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Ellen Page on Whip It

Published October 5, 2009 in Movie Interviews
By Fred Topel | Image property of Fox Searchlight
Whip It PosterWhip It
We’ve usually seen Ellen Page as the sarcastic teen. Obviously Juno but even her intense turn in Hard Candy or her metaphorical angst in X-Men: The Last Stand was consistent. In Whip It, you’ll see her happy. When she skates around the rink, that smile looks genuine. Or maybe she’s just that good an actor.

Ellen Page Talks Whip It

“It’s both,” Page said. “I mean, I’m playing someone who’s found something that ignites a passion and fire within them. That feeling is amazing. I always played sports as a kid and loved it, played soccer really competitively and then I got to be paid to throw my body and my mind into something. I loved roller derby so I was having a blast.”

There were downsides to skating. A particular concern for female skaters was fishnet burn. “Oh yeah, fishnet burn is when you fall and skid so fast on the ground, obviously you’re wearing fishnets that it makes the mark embed itself into your skin. I’ve gotten some rink burn for sure but I’ve never had it with the fishnet pattern.”

Bruises became symbols of pride for the cast of the roller derby drama. “I never got that big bruises. Drew [Barrymore] had a lot of bruises but she just bruises easily. I got more bruise from being punched in the arm by Drew than from roller derby because we had a female fight club going on. I don't know if you saw that at the end of the movie. That kind of was going on through the whole movie and I had more bruises on my arms because when I watch the movie, you can tell in some of the beauty pageant scenes that there’s makeup covering bruises here and I notice and you just think it’s from derby. No, it’s from being punched by Drew, but everybody. We all punched each other. Long hours make one a loopy gal.”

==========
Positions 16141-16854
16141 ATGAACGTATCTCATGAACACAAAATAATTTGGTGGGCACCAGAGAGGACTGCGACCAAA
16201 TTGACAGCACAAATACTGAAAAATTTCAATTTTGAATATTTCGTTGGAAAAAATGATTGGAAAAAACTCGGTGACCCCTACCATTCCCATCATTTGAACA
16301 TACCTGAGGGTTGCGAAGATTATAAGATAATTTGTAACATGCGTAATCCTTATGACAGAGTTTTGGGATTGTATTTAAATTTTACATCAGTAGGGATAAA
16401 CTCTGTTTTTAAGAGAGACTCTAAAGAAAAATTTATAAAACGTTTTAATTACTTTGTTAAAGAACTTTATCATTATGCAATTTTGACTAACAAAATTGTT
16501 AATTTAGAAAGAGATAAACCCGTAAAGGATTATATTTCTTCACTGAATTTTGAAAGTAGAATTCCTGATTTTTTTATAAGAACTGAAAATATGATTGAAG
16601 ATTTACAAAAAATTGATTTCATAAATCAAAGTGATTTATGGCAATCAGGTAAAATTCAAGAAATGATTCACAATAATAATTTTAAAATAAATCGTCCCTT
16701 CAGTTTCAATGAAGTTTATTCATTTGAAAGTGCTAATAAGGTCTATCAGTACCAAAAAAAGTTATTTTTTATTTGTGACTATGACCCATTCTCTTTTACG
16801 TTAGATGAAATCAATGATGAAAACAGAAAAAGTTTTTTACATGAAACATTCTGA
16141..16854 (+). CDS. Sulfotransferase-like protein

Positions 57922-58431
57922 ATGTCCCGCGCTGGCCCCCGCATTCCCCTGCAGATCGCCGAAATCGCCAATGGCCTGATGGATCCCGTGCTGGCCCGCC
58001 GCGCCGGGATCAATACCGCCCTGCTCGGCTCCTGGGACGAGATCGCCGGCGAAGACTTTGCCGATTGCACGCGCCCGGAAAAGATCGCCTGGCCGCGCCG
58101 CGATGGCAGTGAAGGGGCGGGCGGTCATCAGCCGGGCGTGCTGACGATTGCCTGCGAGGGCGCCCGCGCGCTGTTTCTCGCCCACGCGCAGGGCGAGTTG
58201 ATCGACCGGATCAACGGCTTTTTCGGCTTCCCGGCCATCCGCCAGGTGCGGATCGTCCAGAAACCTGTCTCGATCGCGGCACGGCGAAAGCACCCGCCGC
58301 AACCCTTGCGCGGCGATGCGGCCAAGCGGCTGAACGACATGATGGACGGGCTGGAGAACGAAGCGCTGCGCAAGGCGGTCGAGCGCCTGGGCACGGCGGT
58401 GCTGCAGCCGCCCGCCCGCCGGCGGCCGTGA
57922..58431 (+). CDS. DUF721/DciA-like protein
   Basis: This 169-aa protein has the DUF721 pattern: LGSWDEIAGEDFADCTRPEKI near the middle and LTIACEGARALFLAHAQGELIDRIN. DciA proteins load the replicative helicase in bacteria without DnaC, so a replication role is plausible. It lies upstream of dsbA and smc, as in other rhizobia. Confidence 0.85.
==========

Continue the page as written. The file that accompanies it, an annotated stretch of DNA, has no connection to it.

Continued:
Perhaps Page avoided the serious bruises because she trained harder than everyone else. “I trained for about three months for derby. So I went to a trainer for about three months and then simultaneously with another trainer just to get stronger. But I loved it and how amazing to have a job where you get paid to learn how to roller derby.”

There was also some acting involved in the film. “First and foremost it was a good screenplay. It felt sincere, the relationships felt sincere and the resurgence of derby in the roller derby world was just interesting to me. I thought it was great for young women, a world where women could be aggressive and competitive and strong and come in all shapes and sizes.”

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Fred Topel
Sources: Image property of Fox Searchlight

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